Christopher J. Ceraso - Crédit Suisse AG, Research Division

I just wanted to follow up on the international business. I know you've mentioned that Asia to U.S. and Asia to Europe was a little bit soft. And you characterized it mainly as a consumer concern on the delivery side of that. But are you seeing anything with your customers that are relocating any of their manufacturing facilities back to North America, for example? And is there maybe some underlying structural trend that will weigh on outbound Asia volumes going forward?

D. Scott Davis

I don't think so, Chris. I mean I think there's some of that and there is -- we're seeing some manufacturing growth in the United States. But I don't think we're seeing a dramatic shift at this point in time. I think what will drive that shift is energy prices if they climb. I think that a big change in lanes, I think, would be if energy prices do climb a lot then you will see some near sourcing. But today, I don't think there's dramatic shift yet.

Operator

Our next question will come from the line of Mr. David Ross of Stifel, Nicolaus.

David G. Ross - Stifel, Nicolaus & Co., Inc., Research Division

With UPS Freight, surprised by the tonnage decline there. It seemed to be an easy comp quarter and industry volumes were higher, especially with yields not being too great either. Can you talk a little bit about why the negative volume there?

Kurt P. Kuehn

Yes, it's a combination of kind of us trying to find the right balance of growth in yields and also some tough comps to last year. We had a pretty strong quarter last year with substantial growth in both yields and shipments. And we are seeing some moving patterns. Some of the players in the market are getting a little more aggressive. So we're trying to find a middle ground right now as things stabilize. So we feel good that the business unit's making good progress, but we are trying to be selective and continuing to focus more on the middle market areas than an across-the-board growth strategy.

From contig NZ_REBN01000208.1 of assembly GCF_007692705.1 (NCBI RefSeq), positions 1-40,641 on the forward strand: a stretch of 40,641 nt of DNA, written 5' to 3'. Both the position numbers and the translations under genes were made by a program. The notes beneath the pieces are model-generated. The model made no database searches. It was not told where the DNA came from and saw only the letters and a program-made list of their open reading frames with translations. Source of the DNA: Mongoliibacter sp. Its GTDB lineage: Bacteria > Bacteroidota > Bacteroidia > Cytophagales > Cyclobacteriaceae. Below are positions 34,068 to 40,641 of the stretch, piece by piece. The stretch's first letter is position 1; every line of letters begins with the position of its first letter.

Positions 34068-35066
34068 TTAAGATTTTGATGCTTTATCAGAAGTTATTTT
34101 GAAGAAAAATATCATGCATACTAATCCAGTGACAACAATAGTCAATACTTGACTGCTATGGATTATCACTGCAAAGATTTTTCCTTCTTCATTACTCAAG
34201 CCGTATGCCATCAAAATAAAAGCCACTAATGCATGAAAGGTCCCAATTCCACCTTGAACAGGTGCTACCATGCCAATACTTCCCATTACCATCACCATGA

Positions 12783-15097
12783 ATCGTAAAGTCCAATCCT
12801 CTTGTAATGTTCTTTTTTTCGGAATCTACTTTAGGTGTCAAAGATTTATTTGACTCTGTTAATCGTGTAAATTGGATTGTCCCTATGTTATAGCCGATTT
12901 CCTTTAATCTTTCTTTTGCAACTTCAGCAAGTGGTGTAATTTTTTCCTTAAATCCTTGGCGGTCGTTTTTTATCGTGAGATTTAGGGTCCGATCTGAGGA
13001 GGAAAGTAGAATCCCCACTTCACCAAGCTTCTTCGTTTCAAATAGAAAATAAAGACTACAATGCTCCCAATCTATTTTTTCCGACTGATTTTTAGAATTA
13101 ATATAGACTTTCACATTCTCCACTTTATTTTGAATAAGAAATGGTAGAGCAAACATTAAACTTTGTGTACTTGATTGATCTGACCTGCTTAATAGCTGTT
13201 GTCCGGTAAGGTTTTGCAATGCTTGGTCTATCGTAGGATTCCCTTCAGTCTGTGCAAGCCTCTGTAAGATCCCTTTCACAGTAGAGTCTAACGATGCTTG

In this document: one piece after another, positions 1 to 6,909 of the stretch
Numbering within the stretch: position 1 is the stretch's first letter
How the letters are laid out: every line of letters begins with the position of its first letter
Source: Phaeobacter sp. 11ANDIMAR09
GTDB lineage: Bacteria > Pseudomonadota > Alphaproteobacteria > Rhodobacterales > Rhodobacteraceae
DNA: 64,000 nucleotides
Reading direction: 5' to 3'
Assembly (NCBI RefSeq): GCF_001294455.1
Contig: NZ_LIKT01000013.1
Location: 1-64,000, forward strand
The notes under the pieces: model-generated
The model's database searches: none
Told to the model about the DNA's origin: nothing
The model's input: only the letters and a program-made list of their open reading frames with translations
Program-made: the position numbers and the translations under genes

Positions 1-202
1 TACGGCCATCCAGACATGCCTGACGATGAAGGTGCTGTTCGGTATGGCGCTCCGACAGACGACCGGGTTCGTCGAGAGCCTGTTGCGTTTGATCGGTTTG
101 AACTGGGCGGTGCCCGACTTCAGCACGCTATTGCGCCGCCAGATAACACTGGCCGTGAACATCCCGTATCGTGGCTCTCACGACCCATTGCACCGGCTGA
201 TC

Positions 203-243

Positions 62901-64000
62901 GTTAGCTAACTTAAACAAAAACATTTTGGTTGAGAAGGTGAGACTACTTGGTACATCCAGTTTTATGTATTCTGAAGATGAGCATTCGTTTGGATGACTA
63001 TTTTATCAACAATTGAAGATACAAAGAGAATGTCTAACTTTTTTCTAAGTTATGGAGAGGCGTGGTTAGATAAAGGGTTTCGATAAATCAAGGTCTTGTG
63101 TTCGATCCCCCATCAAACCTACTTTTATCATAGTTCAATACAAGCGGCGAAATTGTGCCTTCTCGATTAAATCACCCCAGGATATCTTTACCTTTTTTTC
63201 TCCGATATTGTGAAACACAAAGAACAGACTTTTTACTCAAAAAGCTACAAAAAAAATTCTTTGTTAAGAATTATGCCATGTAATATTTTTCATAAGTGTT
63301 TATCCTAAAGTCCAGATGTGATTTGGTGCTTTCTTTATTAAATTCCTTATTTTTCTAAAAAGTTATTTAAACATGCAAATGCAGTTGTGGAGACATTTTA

Operator

Our next question will come from the line Of Helane Becker of Dahlman Rose.

Helane R. Becker - Dahlman Rose & Company, LLC, Research Division

So you have, I think, a pilot contract that came due recently. Can you just give us an update on how the negotiations were going and what the timing is using for resolving that?

Kurt P. Kuehn

Yes, Helane, the contract became amendable and we are having discussions. But I'd say we're early on the discussion at this point in time. Typically, in pilot negotiations, they don't get completed until 2, 3 years after the amendable date. We're hoping to get it done sooner than that. But so far, early in discussions and they are underway.

Operator